Chip design coincidence

Chip design coincidence

Postby LamsonNguyen » Fri Sep 13, 2013 10:40 pm

I stumbled upon this article, and raised an eyebrow when they mentioned using 16 and 64 core chips. I dug around and found the research paper, only to be disappointed when I hit page 7, which mentioned them simulating the multi-core x86 chips. Still, there was a diagram of a 64 core chip that was tiled just like the E64 and a NOC was used as well, so maybe someone needs to be introduced to Parallella. ;)
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Re: Chip design coincidence

Postby aolofsson » Fri Sep 13, 2013 10:53 pm

Well, research is very different from products...There are pros and cons of using simulators vs building chips. The same group at MIT also built a 110 processor chip that was presented at HotChips.

http://www.computerworld.com/s/article/ ... _processor
(100mm^2 in 45nm based on article, I don't have the hotchips slides..).

Compare this to the Epiphany-IV (64 cores in 10mm^2 in 28nm). Certainly not apples to apples, but it does put the Epiphany density in perspective.

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Re: Chip design coincidence

Postby Gravis » Sat Sep 14, 2013 3:44 am

LamsonNguyen wrote:I stumbled upon this article, and raised an eyebrow when they mentioned using 16 and 64 core chips. I dug around and found the research paper, only to be disappointed when I hit page 7, which mentioned them simulating the multi-core x86 chips. Still, there was a diagram of a 64 core chip that was tiled just like the E64 and a NOC was used as well, so maybe someone needs to be introduced to Parallella. ;)

there is a big difference between concept and implementation. if you are thinking the Epiphany is a ripoff of someone else's idea, consider that Intel and AMD both make x86 multicore processors. both concept and architecture are the same but the difference is their implementation. in contrast, the Epiphany is a new core architecture with a similar network design of other manycore processors.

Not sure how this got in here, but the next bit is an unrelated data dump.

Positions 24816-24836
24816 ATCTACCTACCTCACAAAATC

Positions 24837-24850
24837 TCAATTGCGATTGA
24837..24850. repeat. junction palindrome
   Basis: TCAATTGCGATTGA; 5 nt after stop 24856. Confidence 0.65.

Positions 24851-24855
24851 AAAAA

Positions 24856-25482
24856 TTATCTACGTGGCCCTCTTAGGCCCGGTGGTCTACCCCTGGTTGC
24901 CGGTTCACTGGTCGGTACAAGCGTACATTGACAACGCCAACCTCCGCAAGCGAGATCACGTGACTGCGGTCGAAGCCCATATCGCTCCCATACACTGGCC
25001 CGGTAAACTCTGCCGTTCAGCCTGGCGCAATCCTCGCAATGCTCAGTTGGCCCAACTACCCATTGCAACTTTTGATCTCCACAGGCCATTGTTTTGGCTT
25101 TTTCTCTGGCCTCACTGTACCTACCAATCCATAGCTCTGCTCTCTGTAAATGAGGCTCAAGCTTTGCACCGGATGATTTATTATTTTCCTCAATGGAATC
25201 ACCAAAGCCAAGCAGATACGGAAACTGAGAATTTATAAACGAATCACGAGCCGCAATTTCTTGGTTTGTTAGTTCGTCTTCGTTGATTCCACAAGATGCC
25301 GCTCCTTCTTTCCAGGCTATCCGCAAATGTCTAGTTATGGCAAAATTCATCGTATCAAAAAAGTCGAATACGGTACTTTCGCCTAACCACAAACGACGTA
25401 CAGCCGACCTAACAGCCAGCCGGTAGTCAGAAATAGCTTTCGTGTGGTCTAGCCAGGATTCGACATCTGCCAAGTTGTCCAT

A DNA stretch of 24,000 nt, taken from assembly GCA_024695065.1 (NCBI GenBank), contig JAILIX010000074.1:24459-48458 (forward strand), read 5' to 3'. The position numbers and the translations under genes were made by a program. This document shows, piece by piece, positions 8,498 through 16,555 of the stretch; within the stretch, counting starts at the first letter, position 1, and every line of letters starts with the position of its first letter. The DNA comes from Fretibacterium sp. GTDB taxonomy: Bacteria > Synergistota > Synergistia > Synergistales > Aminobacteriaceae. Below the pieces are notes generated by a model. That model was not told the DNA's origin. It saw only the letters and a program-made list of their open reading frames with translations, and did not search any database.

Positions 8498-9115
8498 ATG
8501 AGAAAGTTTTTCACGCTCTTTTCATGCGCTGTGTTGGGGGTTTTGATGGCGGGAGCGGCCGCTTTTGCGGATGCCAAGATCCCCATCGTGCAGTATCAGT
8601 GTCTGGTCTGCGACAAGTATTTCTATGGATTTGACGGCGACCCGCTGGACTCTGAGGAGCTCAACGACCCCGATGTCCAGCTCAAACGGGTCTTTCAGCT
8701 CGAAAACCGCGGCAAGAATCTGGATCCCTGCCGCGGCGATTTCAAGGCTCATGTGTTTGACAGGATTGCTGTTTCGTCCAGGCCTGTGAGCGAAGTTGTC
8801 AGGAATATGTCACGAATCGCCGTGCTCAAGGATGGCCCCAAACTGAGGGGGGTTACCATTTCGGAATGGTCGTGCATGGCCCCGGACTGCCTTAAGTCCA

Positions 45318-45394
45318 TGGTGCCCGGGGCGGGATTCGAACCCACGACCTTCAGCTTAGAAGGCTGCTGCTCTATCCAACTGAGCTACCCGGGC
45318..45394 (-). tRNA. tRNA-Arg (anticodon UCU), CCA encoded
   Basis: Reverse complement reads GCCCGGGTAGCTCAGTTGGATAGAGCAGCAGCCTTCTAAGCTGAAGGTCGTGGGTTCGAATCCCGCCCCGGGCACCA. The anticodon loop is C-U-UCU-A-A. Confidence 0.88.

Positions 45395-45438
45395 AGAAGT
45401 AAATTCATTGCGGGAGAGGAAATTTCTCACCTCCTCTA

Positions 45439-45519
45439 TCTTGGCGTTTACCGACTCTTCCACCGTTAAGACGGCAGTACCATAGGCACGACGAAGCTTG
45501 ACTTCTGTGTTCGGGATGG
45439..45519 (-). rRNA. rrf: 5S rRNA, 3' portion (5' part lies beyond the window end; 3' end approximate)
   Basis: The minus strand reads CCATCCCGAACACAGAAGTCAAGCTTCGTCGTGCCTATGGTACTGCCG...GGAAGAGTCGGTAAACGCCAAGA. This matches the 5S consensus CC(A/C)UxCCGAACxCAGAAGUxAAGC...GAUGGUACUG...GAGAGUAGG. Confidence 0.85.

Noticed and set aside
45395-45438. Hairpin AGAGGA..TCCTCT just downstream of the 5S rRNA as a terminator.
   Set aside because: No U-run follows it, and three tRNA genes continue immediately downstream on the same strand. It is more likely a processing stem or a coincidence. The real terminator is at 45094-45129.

the manycore processor isn't a new concept either, it was invented decades ago. however, it has evolved many times because from what i've seen, there are few kinds of manycore designs: mesh, grid and multithreaded. mesh is every core connected to each other (one or more switches interconnect it), grid communicates only with adjacent cores and multithread uses one pipeline to execute multiple programs. Tilera makes their own manycore mesh-based processors which is conceptually similar to the Epiphany.

the Epiphany processor is another evolutionary iteration of manycore design. in addition to an internal mesh network, the Epiphany processors themselves can be tiled, transparently scaling up to 4095 cores all while sharing a single memory map.

the big advantage that the Epiphany processor has over the Tile64 chips is that it wont cost $400+ to get one.
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Re: Chip design coincidence

Postby LamsonNguyen » Sat Sep 14, 2013 6:10 am

Gravis, not sure how you would think that I would think that Epiphany is a rip-off since this paper was just published, nor the need for a lecture. My intention was not to attack Adapteva, just simply to point out the prevalence of the powers of two, which I had not noticed before. Full disclosure: Programming is a hobby for me and I don't have a formal CS education, but I've read the arch and sdk references. I don't understand everything, for sure, but I'll be re-reading them once I get my boards and getting my hands dirty. So, my lack of posts regarding the more technical matters on the forums doesn't give you the right to dismiss me as an idiot, only as someone less knowledgeable than yourself. :D
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Re: Chip design coincidence

Postby Gravis » Sat Sep 14, 2013 8:06 am

@LamsonNguyen
i was not trying to lecture or dismiss you. i didnt look at your alias, so didn't register in my mind and i thought you were new to the forum (there has been some new blood lately). try reading my post as if it were an article, not something directed to you and you may find it informative (which is how i intended it to be read) rather than disparaging. i help people new to electronics on IRC, so it's not uncommon for me to have to explain certain design concepts and their common use.
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Re: Chip design coincidence

Postby LamsonNguyen » Sat Sep 14, 2013 5:55 pm

It's good that you seek to write to inform people new to electronics, so hats off to you, though I'm sure looking at peoples' aliases would be helpful when replying. :lol:
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